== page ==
APPETIZERS/ BAKES/ SIDES

Sourdough Focaccia with Rosemary

Hello, Welcome to Djalali Cooks. I suppose I am on a bit of baking kick this week. Did you catch yesterday’s Stuffing Biscuits? Last week I revived my sourdough starter; it had been unfed in the fridge for about 4 months. After a few days in the warm kitchen, regularly fed, it bubbled back to life. I think focaccia might be one of my favorite breads. Especially when it’s Sourdough Focaccia. Along with this recipe, we have a honey ricotta spread making this combo a great appetizer or side for the holiday table. Let’s get right to it – Sourdough Focaccia with Rosemary!

Sourdough Focaccia with Rosemary

If you don’t have a sourdough starter living quietly in your refrigerator, you can make one in about a week. But also, you can buy one! I would recommend King Arthur’s Fresh Sourdough Starter. My own starter is only a couple years old, but the Fresh Starter from King Arthur is decades old! Which is pretty cool.

This will be a two-day adventure. Just a little work each day and you will have beautiful warm focaccia. Dipping, spreading and sandwiching; focaccia is super versatile, it freezes really well so it’s great to have on hand for when you have company popping by for cocktails. Plus, I think it makes a very impressive bread to serve with dinner.

Day One: the Dough

Sourdough Focaccia ingredients

The original recipe is from King Arthur. Their recipe calls for instant yeast, but I just have Active Dry Yeast, so I let the refrigerated yeast bloom in 1/4 cup of 87 degree water until it got foamy and active (skip this step if you’re using instant yeast).

Aside from that, we have honey, Kosher salt, sourdough starter, olive oil, flour, and 87 degree (lukewarm) water. I reduced the amount of water to 1 and 1/4 cups because I have the yeast hanging out in 1/4 cup of water. If you’re using instant yeast, the total amount of water should be 1.5 cups. Make sense?

I recommend using a stand mixer to mix the dough, but you can do this by hand too. Start by combining the 1.5 cups of sourdough starter and the water in a large bowl, or the bowl of a stand mixer. When your yeast is foamy and active, pour the yeast into the bowl with the starter and water; along with the honey. Pour the 720 grams (~6 cups) of all-purpose flour into the bowl. Pour the 2 tablespoons of Kosher salt on top of the flour.

Salt Note: If you’re using anything other than Kosher salt, reduce the measurement by half. So it would be 1 tablespoon of salt.

Fit the stand mixer with the dough hook attachment and mix on the lowest speed for 5-7 minutes, until the dough is smooth and elastic and pulls cleanly away from the bowl. By hand, this mixing and kneading will take about 12-15 minutes.

Sourdough Focaccia dough

Lightly oil a large bowl with olive oil. Shape the dough into a smooth round ball and place in the bowl, cover and let rest for 1 hour.

Folding the Dough

Now we will fold the dough before its second rise. Start with side of the dough ball farthest away from you (12:00 position) and grip the edge of the dough, then pull the dough up and stretch it over the top of itself toward you to the 6:00 position.

Turn the bowl clockwise so the folded side is in the 3:00 position. Repeat the folding motion: grip the side of the dough, pull up and over.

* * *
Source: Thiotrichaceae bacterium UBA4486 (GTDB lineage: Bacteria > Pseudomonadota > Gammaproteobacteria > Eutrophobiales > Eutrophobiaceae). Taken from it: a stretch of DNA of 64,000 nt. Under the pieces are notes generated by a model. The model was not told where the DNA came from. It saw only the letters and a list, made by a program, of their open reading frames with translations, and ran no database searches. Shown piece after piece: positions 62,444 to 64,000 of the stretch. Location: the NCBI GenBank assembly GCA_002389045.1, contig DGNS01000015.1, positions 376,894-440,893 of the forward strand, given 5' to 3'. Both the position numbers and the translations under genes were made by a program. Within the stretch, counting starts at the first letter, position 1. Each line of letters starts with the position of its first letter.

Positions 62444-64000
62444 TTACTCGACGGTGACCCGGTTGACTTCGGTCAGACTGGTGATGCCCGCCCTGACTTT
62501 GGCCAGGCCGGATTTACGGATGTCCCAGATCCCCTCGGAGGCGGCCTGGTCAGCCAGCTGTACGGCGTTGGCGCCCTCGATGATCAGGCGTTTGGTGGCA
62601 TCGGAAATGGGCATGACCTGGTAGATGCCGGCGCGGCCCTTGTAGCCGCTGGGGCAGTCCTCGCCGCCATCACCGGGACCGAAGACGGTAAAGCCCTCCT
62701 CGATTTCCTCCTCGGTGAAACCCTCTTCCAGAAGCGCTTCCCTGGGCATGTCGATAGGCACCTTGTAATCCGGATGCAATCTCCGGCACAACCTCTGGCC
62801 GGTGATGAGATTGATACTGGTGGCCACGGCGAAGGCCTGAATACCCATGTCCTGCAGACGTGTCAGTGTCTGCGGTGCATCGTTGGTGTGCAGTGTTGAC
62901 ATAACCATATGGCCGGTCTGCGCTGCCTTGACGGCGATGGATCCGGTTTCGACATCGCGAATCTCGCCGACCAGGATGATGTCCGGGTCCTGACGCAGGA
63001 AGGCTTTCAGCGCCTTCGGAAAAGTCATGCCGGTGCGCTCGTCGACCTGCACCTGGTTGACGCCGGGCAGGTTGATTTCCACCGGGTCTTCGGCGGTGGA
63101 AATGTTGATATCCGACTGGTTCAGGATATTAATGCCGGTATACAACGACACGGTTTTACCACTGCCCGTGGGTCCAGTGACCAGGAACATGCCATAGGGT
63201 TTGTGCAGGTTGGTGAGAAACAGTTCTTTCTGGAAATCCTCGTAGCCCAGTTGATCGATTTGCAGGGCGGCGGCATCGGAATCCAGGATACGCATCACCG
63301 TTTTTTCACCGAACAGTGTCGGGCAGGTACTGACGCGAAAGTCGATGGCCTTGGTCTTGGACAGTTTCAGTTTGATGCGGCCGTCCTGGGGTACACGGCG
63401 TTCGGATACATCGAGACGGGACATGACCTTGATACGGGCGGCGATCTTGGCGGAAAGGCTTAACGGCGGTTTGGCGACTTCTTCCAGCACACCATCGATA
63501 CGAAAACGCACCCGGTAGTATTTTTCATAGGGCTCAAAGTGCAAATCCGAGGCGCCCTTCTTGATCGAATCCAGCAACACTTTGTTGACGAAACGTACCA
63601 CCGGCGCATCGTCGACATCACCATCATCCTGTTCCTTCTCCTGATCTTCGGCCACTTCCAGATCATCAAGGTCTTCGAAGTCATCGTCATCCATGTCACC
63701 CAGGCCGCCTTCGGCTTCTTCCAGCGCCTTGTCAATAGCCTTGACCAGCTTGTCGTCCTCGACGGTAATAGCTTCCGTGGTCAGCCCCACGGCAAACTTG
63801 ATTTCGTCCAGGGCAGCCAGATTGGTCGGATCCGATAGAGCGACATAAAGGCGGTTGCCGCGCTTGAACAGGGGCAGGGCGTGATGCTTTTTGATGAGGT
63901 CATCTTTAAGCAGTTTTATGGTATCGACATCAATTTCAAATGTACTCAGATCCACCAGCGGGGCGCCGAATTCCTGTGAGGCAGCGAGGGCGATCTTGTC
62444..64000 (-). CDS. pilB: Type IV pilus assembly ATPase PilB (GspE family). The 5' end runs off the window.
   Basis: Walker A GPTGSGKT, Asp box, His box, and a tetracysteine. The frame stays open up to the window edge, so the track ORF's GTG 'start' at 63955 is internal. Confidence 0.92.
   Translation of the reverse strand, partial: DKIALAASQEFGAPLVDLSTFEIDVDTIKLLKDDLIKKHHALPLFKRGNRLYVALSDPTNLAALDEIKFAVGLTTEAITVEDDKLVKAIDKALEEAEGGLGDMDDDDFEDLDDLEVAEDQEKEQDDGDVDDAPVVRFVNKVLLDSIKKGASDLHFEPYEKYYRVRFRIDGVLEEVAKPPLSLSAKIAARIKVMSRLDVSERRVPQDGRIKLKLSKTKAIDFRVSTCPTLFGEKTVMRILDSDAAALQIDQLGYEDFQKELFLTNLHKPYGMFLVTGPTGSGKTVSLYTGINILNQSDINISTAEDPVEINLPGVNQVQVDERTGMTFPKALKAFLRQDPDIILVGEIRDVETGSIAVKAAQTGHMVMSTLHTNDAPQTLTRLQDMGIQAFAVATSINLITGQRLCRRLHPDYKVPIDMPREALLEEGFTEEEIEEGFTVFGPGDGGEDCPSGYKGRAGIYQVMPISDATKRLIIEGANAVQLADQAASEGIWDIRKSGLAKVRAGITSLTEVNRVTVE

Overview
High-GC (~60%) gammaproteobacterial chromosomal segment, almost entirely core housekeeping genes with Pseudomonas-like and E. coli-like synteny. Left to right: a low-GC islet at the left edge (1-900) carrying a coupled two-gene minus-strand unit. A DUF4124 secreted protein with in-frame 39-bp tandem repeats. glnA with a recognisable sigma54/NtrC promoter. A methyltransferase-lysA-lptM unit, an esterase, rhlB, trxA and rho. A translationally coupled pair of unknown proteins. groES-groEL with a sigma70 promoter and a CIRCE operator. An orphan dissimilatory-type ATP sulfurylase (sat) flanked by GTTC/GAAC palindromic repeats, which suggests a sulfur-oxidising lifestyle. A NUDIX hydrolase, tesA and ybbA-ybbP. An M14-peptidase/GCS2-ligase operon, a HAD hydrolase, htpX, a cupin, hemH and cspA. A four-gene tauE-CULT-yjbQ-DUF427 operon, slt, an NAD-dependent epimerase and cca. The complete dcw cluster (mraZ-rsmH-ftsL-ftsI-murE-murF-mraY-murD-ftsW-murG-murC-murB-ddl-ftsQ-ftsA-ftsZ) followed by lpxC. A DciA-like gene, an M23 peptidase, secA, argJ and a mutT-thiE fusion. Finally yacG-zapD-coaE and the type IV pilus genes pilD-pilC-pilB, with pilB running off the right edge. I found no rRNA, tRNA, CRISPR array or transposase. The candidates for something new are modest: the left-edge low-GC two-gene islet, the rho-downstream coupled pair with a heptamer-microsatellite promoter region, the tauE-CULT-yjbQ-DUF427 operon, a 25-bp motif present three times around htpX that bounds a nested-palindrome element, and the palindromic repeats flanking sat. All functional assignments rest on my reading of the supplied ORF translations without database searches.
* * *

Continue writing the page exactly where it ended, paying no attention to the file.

Turn the bowl clockwise once more so that latest fold is now at the 3:00 position. Repeat the folding motion once more. Then pick up the dough ball and re-shape back into a smooth ball and set it back in the bowl with the seams on the underside. Cover and let rest for one more hour.

Stretching the Dough into the Pan

After the second rest/rise, the dough should have doubled again in size. Drizzle 2-3 tablespoons of olive oil in a half sheet pan. Place the dough in the pan and turn it over once to coat it in olive oil. Then gently stretch the dough to spread it it in the pan. As soon as the dough begins to shrink back, cover the sheet tray with plastic wrap and let rest for 15-20 minutes.

After the first 15-20 minute rest, stretch the dough again to fill the pan. If it wants to shrink back, cover the dough again and let rest for another 15 minutes. After the second 15 minute rest, repeat the stretching to get the dough to the edges. I made the executive decision to call it good after the second 15 rest/stretch. You can see my dough is very nearly to the edges. At this point, cover the pan with plastic wrap and place in the fridge overnight (14-16 hours).

Day 2: Prepare and Bake

I put the dough in the fridge for its overnight rise at about 4:00 PM. So the next day, I pulled the dough out of the fridge and began preheating my oven to 425 degrees at 8:00 AM. If your kitchen is warm, let the dough sit out and let the oven preheat for about 40 minutes. If your kitchen is cool, let the dough sit out and let the oven preheat for about 1 hour.

Sourdough Focaccia after 16 hour rise.

Just before baking, use your finger tips to dimple the dough. Press deep enough to make the dimples, but be careful not to poke a hole through the dough. You want to make a lot of dimples, but try not to pat, or press the dough – we want to keep air in the dough from its overnight rise.

Dimple focaccia dough

Then, drizzle 2 tablespoons of olive oil over the dough, sprinkle with flaky finishing salt and chopped fresh rosemary.

Sourdough Focaccia with Rosemary ready for the oven